"New Yorkers say some terrible things about the subway - that they hate it, or are scared stiff of it, or that it deserves to go broke. ''I haven't been down there in years,'' is a common enough remark from a city dweller. Even people who ride it seem to agree that there is more original sin among subway passengers. And more desperation, too, making you think of choruses of ''O dark dark dark. They all go into the dark. ..."
→ Tunneling Below Second Avenue (NYTimes) [eng.]
"In Manhattan, where street traffic tends to stall, only one subway runs the length of the East Side. Every weekday, 1.3 million passengers — more than are carried in 24 hours by the transit systems of Boston, Chicago and San Francisco combined — cram onto the Lexington Avenue line. Yet the chaos above and below has inspired afeat: about 475 laborers are now removing 15 million cubic feet of rock and 6 million cubic feet of soil — more than half an Empire State Building by volume — out from under two miles of metropolis."
→ Way Down in the Hole - Slide Show (NYTimes) [eng.]
"In December 2016, a new tunnel will make its debut as a portion of the Second Avenue subway — the great failed track New York City has been postponing, restarting, debating, financing, definancing and otherwise meaning to get in the ground since 1929. Kim Tingley and Richard Barnes went underground to document the progress."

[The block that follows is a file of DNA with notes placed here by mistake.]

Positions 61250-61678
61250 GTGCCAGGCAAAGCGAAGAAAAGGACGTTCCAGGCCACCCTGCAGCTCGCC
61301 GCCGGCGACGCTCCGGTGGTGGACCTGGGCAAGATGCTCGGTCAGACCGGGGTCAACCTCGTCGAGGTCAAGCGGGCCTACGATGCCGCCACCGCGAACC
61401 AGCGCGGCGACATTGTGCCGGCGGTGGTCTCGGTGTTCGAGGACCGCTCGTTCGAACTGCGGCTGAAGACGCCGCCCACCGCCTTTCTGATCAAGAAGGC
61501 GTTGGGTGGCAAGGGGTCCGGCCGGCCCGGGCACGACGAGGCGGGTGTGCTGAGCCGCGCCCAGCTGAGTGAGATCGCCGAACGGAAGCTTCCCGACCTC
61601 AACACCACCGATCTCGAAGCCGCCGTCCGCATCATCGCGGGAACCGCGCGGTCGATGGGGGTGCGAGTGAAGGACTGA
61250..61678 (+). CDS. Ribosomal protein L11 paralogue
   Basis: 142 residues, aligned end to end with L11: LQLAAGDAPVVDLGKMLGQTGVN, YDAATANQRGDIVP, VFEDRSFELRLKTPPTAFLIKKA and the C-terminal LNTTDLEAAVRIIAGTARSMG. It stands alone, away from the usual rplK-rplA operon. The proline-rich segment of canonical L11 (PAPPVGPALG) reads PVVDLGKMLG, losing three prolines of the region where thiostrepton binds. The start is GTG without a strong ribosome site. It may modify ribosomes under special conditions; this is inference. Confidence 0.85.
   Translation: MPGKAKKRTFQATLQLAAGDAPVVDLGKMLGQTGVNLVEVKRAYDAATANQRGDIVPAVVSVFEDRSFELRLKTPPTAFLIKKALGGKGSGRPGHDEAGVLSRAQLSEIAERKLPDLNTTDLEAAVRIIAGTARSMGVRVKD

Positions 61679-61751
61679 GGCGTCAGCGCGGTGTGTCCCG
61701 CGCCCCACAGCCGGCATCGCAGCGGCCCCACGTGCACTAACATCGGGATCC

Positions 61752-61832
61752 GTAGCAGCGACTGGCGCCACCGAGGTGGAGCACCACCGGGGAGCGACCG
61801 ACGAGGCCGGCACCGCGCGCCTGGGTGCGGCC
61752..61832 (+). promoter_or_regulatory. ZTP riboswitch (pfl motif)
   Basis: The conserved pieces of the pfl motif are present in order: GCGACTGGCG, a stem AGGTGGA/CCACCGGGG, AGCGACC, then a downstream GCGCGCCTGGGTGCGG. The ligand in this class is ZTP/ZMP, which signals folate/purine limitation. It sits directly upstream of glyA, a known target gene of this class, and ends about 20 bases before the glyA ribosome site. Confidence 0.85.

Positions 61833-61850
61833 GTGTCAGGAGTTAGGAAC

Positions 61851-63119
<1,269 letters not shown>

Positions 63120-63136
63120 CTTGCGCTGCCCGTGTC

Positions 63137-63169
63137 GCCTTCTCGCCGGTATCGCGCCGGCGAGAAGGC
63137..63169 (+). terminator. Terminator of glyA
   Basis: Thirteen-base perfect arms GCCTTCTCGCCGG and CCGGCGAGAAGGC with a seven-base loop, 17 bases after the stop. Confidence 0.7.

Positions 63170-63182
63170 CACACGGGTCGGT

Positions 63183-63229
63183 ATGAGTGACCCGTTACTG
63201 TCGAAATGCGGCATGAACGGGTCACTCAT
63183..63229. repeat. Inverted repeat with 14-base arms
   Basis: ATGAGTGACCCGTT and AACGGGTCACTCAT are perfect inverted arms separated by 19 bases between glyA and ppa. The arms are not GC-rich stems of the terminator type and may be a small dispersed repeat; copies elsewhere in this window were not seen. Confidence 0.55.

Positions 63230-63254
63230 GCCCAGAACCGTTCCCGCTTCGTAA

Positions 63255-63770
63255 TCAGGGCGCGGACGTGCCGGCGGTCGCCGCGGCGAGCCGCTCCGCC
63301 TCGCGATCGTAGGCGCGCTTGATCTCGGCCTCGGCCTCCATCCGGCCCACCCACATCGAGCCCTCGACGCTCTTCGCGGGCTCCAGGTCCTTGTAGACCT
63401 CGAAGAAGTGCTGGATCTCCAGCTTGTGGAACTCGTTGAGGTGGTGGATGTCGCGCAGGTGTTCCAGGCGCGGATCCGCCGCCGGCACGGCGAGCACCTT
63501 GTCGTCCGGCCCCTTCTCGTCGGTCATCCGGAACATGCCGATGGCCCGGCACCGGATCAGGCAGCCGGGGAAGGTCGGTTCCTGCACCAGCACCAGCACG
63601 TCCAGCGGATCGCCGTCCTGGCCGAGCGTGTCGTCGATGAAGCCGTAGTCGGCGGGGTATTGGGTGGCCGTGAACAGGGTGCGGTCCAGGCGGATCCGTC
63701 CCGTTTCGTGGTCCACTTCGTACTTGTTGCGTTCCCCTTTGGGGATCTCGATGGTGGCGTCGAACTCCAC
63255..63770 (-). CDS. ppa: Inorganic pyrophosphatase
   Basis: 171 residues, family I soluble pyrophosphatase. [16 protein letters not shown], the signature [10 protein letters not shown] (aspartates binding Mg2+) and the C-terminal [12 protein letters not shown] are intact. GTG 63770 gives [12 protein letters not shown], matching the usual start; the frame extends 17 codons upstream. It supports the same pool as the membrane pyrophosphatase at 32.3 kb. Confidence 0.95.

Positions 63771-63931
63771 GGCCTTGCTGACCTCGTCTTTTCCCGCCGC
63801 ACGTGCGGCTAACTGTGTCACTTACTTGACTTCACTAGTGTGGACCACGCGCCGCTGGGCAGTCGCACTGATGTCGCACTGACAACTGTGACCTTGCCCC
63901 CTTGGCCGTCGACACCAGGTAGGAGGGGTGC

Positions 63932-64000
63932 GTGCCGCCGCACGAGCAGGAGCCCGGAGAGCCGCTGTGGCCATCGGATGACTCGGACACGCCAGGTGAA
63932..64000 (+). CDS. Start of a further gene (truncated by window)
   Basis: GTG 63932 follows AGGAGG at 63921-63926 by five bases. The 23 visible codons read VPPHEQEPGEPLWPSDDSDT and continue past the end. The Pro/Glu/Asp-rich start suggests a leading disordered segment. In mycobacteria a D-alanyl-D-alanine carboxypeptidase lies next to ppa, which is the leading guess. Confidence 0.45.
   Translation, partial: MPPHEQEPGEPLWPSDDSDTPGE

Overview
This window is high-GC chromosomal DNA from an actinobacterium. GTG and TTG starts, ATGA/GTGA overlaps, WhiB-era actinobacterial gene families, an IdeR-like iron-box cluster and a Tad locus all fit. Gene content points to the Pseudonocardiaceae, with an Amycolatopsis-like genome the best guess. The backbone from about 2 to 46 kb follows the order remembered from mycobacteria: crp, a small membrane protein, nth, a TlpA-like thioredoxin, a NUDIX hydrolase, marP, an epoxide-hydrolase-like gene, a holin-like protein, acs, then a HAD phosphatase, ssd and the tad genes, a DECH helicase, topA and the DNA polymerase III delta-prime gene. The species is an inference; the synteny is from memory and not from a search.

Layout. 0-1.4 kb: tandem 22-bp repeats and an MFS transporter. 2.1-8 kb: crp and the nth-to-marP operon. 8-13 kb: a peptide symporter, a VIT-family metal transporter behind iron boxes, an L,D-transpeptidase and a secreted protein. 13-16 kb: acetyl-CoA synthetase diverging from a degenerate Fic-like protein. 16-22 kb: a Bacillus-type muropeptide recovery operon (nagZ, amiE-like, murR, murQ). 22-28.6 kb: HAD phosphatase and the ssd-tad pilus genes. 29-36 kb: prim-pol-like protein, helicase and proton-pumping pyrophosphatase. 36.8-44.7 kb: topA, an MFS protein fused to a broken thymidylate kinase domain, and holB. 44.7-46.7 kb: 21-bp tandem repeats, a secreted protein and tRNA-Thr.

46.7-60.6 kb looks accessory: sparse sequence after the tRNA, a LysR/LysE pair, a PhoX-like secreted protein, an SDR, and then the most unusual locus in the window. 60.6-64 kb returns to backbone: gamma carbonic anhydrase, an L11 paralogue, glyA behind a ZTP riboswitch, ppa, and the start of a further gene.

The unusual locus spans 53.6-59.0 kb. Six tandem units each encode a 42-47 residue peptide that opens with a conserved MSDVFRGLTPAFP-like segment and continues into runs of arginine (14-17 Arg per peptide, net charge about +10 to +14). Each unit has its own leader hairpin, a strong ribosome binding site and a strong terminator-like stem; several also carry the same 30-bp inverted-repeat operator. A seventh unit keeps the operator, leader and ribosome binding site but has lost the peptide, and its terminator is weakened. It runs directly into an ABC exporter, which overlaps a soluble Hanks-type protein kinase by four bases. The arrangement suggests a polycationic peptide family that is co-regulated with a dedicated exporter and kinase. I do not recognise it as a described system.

→ Argentina Offers Its Aging Writers a Little Security (NYTimes) [eng.]
"The city of Buenos Aires now gives pensions to published writers in a program that attempts to strengthen the “vertebral column of society,” as drafters of the law described their goal. Since its enactment recently, more than 80 writers have been awarded pensions, which can reach almost $900 a month, supplementing often meager retirement income."
→ Atlantic Plastic Gyre Science - Plastic Pollution in Oceans (Popular Mechanics) [eng.]
"A recently released 22-year-long study provides a clear look into the huge problem of plastic pollution in the Atlantic Ocean, but raises an important question: After it enters the water, where is it all going?"